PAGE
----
Bone marrow stem cells may be used to treat vision loss.
When injected into the eyes of newborn mice, a type of hematopoietic stem cell grew into blood vessels and possibly prevented a genetic form of blindness that normally occurs in this strain of mouse.
Whether the same cells exist in humans is unknown. But the findings raise hope that such transplants might be used to treat several common eye diseases that involve abnormalities in the blood vessels of the retina, the light-sensitive lens located in the back of the eye. Both macular degeneration, the number one cause of blindness in the elderly, and diabetic retinopathy, a cause of blindness in diabetics, are characterized by blood vessel overgrowth. Retinitis pigmentosa (RP), an inherited form of blindness, results from the degeneration of retinal blood vessels.
Martin Friedlander, PhD and colleagues at the Scripps Research Institute in LaJolla, CA studied endothelial precursor cells (EPCs), a subset of hematopoietic stem cells that forms blood vessels. According to their report in an advance online publication of the September issue of Nature Medicine, hematopoietic stem cells that contain large quantities of EPCs can be used to both promote and inhibit the growth of blood vessels in the retina.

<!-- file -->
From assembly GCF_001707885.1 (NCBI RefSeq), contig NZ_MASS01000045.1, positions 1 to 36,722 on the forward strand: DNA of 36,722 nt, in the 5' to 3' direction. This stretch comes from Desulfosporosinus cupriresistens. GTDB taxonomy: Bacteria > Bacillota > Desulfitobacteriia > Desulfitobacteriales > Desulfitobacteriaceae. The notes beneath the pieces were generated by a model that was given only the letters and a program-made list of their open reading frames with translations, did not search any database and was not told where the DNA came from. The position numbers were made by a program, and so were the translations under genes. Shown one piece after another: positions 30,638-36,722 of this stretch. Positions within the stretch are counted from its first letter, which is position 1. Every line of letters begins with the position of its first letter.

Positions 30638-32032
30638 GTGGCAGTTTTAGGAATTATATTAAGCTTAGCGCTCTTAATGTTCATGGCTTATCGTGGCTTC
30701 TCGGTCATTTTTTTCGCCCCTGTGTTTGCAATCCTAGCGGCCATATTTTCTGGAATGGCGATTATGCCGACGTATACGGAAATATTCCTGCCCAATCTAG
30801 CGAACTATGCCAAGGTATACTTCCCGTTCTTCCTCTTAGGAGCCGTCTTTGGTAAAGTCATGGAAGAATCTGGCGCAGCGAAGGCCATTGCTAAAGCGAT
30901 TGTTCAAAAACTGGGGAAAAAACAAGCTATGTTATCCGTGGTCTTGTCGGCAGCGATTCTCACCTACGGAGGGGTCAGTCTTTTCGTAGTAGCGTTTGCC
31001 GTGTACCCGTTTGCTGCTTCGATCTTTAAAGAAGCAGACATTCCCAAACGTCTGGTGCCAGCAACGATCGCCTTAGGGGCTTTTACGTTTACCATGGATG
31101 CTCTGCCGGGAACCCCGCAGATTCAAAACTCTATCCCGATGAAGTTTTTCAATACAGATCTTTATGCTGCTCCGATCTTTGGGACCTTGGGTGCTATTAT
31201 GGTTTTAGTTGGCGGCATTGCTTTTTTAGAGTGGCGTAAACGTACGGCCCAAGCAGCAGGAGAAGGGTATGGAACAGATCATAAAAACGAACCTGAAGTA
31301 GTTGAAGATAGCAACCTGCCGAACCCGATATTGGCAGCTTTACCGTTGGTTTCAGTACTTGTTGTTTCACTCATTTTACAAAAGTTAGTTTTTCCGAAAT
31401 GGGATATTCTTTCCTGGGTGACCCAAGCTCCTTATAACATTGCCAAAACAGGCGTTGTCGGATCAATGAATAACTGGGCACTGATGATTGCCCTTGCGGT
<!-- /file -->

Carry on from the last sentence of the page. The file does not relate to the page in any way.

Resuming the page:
In the experiment, the investigators injected EPC-enriched hematopoietic cells into the eyes of baby mice that had a disease similar to RP. The cells interacted with astrocytes, another type of cell, and "completely rescued" the at-risk blood vessels and also appeared to rescue some photoreceptors-structures that are destroyed in RP. The mice went on to develop completely normal blood vessels in the retina, but whether their vision is restored is still uncertain, Friedlander and coauthors said.
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|Comment:||Bone marrow stem cells may be used to treat vision loss.|
|Article Type:||Brief Article|
|Date:||Sep 27, 2002|
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